Small town girl meets and falls for a playboy type on a train to New York. For him, the fling is over when they arrive, but she continues to carry a torch. She meets and marries his brother... See full summary »
Gregory La Cava
Raymond Dabney returns to his family after trouble with the law. He convinces the sheriff to give him a job watching the house and furniture of widow Crystal Wetherby without knowing she is... See full summary »
A young priest, Father Chisholm is sent to China to establish a Catholic parish among the non-Christian Chinese. While his boyhood friend, also a priest, flourishes in his calling as a ... See full summary »
John M. Stahl
Bea Pullman and her daughter Jessie have had a hard time making ends meet since Bea's husband died. Help comes in the form of Delilah Johnson, who agrees to work as Bea's housekeeper in ... See full summary »
In 1898, composer Sid Barnett manages to get his sweetheart, Adeline the beer-garden singer, to sing the lead in his new Broadway operetta; this infuriates Elysia, the erstwhile star. But ... See full summary »
Romance and heartbreak walk hand-in-hand when Philip Chagal accidentally meets Helen Lawrence in a restaurant where she is a waitress. Unhappily married to a woman who suffers from mental ... See full summary »
Lee Sheridan, a young American comes to study at Oxford University, but is instantly disliked by the other students, because of his brash and big-headed attitude. After several scrapes with... See full summary »
After being loaned by MGM, his home studio, to Universal for this film, Robert Taylor would not make another non-MGM movie for 24 years (until the 1959 Paramount film _The Hangman (1959)_). See more »
When operating on Helen's eyes, Merrick asks for an otoscope. He should have asked for an opthalmoscope, which is what he was using. An otoscope is for ears. See more »
Dr. Robert Merrick:
Take back to the cook and tell her that if she brings back again, I'm gonna buy this hospital and fire her and everybody else in it. I want some decent breakfast.
It's the same breakfast we serve all the patients.
Dr. Robert Merrick:
Yeah, but I am "The Special".
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The Sirk excellent remake has overshadowed Stahl's version nowadays.That's certainly unfair,because the latter was a pioneer of the melodrama who would peak with "leave her to heaven" ,ten years later.Stahl 's version,in stark black and white is certainly not as palatable as the 1953 movie and its gaudy technicolor.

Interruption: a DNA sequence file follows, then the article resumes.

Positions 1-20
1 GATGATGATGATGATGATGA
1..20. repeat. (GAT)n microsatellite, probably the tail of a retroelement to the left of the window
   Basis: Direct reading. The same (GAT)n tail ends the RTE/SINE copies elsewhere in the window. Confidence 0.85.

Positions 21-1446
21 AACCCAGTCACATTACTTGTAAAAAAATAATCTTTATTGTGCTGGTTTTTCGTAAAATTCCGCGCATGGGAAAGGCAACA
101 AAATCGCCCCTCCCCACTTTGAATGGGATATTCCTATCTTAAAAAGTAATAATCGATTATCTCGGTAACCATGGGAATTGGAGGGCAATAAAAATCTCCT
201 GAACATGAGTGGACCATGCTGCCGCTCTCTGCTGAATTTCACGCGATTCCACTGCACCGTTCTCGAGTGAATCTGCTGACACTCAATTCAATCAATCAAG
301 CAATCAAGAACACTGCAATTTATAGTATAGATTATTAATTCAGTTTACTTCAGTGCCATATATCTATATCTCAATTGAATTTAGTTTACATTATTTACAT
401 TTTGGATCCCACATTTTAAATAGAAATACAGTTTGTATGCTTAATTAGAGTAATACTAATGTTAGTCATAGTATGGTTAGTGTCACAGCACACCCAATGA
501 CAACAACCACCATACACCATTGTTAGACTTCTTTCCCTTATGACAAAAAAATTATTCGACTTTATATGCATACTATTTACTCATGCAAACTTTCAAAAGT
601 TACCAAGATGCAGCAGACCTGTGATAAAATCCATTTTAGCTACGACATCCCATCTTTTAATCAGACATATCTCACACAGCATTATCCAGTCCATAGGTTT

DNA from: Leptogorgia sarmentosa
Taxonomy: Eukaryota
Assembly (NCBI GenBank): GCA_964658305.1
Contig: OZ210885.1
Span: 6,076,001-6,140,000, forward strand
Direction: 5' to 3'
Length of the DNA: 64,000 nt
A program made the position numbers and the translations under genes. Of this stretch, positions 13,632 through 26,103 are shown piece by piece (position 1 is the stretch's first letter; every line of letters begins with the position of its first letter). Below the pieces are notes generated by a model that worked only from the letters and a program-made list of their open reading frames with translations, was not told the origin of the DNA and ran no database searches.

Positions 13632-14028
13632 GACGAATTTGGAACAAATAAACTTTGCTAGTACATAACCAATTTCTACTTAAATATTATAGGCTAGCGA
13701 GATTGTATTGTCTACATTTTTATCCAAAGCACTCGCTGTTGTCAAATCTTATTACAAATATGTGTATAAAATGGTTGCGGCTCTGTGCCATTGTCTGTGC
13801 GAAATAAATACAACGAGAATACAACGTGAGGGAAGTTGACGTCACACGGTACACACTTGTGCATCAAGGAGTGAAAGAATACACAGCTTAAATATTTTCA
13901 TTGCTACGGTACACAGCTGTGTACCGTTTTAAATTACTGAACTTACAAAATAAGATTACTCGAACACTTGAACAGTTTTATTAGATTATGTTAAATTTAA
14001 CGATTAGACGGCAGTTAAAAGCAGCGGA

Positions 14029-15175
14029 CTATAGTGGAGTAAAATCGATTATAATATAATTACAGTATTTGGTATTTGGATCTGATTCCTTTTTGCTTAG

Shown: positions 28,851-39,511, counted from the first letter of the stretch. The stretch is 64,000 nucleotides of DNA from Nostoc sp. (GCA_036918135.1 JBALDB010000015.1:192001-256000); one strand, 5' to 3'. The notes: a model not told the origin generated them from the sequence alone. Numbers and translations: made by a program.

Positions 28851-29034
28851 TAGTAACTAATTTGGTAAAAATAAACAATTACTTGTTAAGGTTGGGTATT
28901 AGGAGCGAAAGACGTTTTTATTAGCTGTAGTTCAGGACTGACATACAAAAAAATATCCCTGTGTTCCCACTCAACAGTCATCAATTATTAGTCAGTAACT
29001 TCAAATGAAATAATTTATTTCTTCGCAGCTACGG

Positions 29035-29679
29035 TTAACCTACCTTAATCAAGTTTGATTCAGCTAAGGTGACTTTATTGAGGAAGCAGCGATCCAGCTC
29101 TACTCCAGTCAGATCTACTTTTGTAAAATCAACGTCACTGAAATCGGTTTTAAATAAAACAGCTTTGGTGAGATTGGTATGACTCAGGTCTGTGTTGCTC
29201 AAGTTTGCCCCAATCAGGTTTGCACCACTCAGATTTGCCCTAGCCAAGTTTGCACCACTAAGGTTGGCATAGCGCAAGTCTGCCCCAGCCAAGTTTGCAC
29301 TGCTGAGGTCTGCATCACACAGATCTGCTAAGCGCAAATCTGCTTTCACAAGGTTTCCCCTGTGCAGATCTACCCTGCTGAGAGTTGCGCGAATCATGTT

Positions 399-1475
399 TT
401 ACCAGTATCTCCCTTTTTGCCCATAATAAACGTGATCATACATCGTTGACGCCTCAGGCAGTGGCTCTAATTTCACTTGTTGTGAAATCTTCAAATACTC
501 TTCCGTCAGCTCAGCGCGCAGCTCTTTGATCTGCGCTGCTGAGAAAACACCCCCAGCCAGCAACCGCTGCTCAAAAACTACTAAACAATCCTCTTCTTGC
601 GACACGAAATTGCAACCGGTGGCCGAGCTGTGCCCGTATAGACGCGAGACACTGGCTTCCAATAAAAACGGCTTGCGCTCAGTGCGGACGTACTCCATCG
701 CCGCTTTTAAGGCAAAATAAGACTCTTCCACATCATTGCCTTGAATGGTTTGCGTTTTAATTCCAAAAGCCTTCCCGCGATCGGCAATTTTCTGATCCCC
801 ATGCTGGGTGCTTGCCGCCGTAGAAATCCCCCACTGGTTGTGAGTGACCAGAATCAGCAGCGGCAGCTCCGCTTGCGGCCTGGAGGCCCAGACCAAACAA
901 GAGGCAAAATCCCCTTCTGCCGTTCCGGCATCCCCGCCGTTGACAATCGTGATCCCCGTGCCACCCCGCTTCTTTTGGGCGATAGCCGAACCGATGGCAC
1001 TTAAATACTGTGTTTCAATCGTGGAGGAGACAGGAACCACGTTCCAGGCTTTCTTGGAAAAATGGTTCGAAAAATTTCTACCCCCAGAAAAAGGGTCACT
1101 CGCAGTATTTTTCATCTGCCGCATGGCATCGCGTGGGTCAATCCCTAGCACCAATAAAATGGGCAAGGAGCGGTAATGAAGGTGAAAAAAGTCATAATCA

Randolph's character seems more important in Stahl's version.His theory is certainly moving:You've only got what you give and you should not expect any award.Merrick tries to apply this theory,first because he wants to seduce the wife of the philanthropist/doctor who indirectly died because of him,because he was an alcoholic playboy.He has not really understood what Randolph tried to explain to him.The scene with the hobo comes as a comic relief,which is terribly needed in such a dark yarn.When ,as leaving the poor man,Merrick thinks he's got some divine reward,he's completely mistaken.A Christian movie,"magnificent obsession" sure is,as Randolph,in his second scene ,mentions the Christ. After all,his theory is not that much far from that of James Stewart's guardian angel in "it's a wonderful life".
Unlikelihoods are here there and everywhere,but it's the rules of melodrama.The story ,which includes death,blindness,moral and physical redemption,is not more far-fetched than westerns and thrillers plots.And life is so strange that it can turn sometimes into the most implausible melodrama;and like it or not,not necessarily with a happy end.
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